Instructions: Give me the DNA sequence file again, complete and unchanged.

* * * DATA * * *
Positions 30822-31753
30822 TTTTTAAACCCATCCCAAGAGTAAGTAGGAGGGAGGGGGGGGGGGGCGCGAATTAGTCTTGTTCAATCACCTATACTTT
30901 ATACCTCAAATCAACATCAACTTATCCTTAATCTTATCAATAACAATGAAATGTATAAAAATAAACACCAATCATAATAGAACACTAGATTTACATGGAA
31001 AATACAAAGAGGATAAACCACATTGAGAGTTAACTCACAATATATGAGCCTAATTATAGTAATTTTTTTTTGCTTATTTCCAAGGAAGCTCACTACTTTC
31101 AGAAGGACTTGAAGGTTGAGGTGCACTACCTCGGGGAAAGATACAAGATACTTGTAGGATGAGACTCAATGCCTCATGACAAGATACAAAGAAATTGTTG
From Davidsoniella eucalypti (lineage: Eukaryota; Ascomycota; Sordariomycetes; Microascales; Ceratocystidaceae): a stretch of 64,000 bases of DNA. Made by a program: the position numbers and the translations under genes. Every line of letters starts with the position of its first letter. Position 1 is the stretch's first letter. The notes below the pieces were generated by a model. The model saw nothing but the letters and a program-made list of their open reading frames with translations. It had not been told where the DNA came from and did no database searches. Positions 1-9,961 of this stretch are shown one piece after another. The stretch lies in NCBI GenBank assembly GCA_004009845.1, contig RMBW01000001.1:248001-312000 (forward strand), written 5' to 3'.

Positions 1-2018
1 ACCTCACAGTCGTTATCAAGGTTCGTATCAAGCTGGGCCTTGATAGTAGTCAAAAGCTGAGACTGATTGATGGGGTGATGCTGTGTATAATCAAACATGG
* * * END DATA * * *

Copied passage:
Positions 30822-31753
30822 TTTTTAAACCCATCCCAAGAGTAAGTAGGAGGGAGGGGGGGGGGGGCGCGAATTAGTCTTGTTCAATCACCTATACTTT
30901 ATACCTCAAATCAACATCAACTTATCCTTAATCTTATCAATAACAATGAAATGTATAAAAATAAACACCAATCATAATAGAACACTAGATTTACATGGAA
31001 AATACAAAGAGGATAAACCACATTGAGAGTTAACTCACAATATATGAGCCTAATTATAGTAATTTTTTTTTGCTTATTTCCAAGGAAGCTCACTACTTTC
31101 AGAAGGACTTGAAGGTTGAGGTGCACTACCTCGGGGAAAGATACAAGATACTTGTAGGATGAGACTCAATGCCTCATGACAAGATACAAAGAAATTGTTG
From Davidsoniella eucalypti (lineage: Eukaryota; Ascomycota; Sordariomycetes; Microascales; Ceratocystidaceae): a stretch of 64,000 bases of DNA. Made by a program: the position numbers and the translations under genes. Every line of letters starts with the position of its first letter. Position 1 is the stretch's first letter. The notes below the pieces were generated by a model. The model saw nothing but the letters and a program-made list of their open reading frames with translations. It had not been told where the DNA came from and did no database searches. Positions 1-9,961 of this stretch are shown one piece after another. The stretch lies in NCBI GenBank assembly GCA_004009845.1, contig RMBW01000001.1:248001-312000 (forward strand), written 5' to 3'.

Positions 1-2018
1 ACCTCACAGTCGTTATCAAGGTTCGTATCAAGCTGGGCCTTGATAGTAGTCAAAAGCTGAGACTGATTGATGGGGTGATGCTGTGTATAATCAAACATGG